Former Prime Minister Tony Blair has told ITV Wales that he still supports Labour despite his "differences" with the party's leader Jeremy Corbyn.
The longest-serving Labour Prime Minister was campaigning for the party in Flintshire on Friday.
"I'm 100 per cent behind the Labour party, because I think the Labour party still represents, in its values, helping people who need help.
"I've been a member of the Labour party for 45 years I think, a leader for 14, the longest-serving Labour prime minister - I'm not just going to walk away."
Support for the Labour party
Mr Blair said he was in Flint to support David Hanson, a candidate in the 2019 general election who has been the MP for Delyn since 1992.
Mr Hanson was the was Parliamentary Private Secretary for Mr Blair as Prime Minister from 2001 until the 2005 general election.
"I'm supporting in the election those moderate, decent, mainstream Labour MPs."
"They will not stand up for things they don't believe in and they will stand up for what they do believe in - it's important to get those people in Parliament."
In 2018, Mr Blair said that the Labour party had become a “different party” under Jeremy Corbyn's leadership.
He admitted that his "differences with the Labour leadership are well-known," but told ITV Wales that a Conservative-led government is more of a risk in the election.
"I've been a member of the Labour party for 45 years I think, a leader for 14, the longest-serving Labour prime minister - I'm not just going to walk away from the Labour party.
"I don't minimise the differences I've got with the leadership, just as they don't with me, but I do think that's not really the risk in this election.
In May, Mr Blair urged Labour supporters who can no longer vote for the party to endorse another which backs Remain.
He said leader Jeremy Corbyn should have been clear from the start that although Labour respected the referendum result, they would “reserve the right to put it back to the people”.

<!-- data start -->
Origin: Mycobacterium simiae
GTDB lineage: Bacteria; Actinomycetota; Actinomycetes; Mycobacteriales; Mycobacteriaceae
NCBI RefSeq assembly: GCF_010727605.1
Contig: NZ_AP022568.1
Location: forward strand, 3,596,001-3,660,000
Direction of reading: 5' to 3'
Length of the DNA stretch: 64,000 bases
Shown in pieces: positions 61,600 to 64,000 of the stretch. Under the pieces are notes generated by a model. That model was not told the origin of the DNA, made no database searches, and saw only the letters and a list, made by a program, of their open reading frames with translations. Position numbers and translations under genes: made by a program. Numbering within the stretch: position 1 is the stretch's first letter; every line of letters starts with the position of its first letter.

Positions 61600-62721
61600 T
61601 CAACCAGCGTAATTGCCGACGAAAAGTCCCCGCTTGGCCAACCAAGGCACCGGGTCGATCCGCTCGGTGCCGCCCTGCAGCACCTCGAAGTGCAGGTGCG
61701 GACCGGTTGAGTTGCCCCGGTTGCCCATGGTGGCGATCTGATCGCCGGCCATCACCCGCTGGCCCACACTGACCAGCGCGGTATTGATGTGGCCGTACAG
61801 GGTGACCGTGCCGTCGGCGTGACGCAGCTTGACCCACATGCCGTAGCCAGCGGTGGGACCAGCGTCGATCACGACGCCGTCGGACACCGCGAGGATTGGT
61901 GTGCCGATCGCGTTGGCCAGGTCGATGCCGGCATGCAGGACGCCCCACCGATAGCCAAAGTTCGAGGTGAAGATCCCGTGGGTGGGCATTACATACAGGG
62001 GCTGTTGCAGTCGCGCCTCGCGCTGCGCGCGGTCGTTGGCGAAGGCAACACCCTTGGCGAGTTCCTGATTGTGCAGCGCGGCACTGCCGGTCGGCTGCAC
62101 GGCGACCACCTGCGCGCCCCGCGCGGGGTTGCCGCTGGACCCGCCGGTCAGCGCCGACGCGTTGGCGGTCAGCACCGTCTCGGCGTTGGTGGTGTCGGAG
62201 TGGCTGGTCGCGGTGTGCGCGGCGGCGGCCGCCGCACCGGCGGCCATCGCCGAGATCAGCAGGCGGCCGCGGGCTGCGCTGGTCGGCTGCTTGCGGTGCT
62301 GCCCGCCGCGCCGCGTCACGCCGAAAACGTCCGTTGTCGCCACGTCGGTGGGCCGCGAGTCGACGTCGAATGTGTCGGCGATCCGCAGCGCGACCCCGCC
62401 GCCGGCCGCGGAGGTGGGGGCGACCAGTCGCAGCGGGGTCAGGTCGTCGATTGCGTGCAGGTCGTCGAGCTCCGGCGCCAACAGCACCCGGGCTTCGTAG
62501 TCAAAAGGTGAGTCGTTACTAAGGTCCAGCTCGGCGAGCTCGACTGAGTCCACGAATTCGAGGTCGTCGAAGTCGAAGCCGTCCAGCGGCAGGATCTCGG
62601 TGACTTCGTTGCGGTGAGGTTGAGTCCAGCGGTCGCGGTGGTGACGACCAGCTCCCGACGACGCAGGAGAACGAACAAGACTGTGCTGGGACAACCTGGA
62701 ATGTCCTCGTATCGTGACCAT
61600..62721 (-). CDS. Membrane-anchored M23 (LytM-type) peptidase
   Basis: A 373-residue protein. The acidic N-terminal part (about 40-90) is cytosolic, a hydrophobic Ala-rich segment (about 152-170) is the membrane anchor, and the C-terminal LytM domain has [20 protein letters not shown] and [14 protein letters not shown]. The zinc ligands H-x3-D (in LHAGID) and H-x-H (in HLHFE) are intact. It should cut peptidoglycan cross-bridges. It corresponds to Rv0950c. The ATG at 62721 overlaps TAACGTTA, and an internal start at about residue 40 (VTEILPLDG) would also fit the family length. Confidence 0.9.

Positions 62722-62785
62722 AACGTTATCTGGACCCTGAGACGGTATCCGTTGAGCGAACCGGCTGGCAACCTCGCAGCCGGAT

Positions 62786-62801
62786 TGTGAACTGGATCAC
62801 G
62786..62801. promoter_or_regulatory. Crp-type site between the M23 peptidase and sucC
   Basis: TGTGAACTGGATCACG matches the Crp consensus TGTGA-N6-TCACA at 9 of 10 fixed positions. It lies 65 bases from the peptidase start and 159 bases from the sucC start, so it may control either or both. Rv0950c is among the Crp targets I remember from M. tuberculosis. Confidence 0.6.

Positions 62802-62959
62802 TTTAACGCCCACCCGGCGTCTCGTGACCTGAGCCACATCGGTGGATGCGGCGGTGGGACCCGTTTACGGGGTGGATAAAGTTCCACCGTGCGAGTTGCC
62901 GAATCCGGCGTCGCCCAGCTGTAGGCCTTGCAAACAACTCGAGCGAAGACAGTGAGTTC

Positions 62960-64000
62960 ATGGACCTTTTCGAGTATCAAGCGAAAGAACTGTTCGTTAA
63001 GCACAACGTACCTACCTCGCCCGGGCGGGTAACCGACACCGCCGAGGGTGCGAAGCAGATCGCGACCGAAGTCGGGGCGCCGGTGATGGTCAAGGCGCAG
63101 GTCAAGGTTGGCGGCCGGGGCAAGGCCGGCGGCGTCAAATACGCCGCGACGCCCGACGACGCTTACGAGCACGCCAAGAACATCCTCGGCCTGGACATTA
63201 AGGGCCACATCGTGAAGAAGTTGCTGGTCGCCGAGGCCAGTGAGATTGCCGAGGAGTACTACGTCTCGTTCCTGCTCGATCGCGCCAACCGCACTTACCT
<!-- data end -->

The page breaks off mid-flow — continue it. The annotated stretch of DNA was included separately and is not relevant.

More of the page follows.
Mr Blair, who ended the Labour party's 18-year spell as opposition in the 1997 general election with a landslide victory, claimed the Conservative position on Brexit is a threat to Wales.
"The British people are in danger of underestimating the risk of a very right-wing Conservative party with a significant majority able to do not just a no-deal Brexit but immense damage to our public services.
"They've got a whole new Brexit negotiation they will have to conduct, where a no-deal Brexit - which will be very damaging to places like the North West and Wales - this is something we should prevent if we can."
Was devolution a mistake?
It was Tony Blair who arranged for referendums on devolution to be held in both Scotland and Wales in 1997.
In 2015, he admitted his government made a "mistake" by failing to ensure that devolution of powers to Scotland and Wales did not undermine the UK's national identity.
But he said on Friday that he is "proud of devolution."
"There was much less support for Welsh devolution proportionately amongst the population than there was, for example, for the Scottish Parliament.
"None-the-less, tell me the political party today that's standing in this election for the UK that is saying, 'We will get rid of the Welsh Assembly' - there isn't one."
The 2019 general election candidates standing in Delyn:
David Hanson - Labour
Andrew Parkhurst - Liberal Democrat
Rob Roberts - Conservative
Paul Rowlinson - Plaid Cymru
Nigel Williams - Brexit Party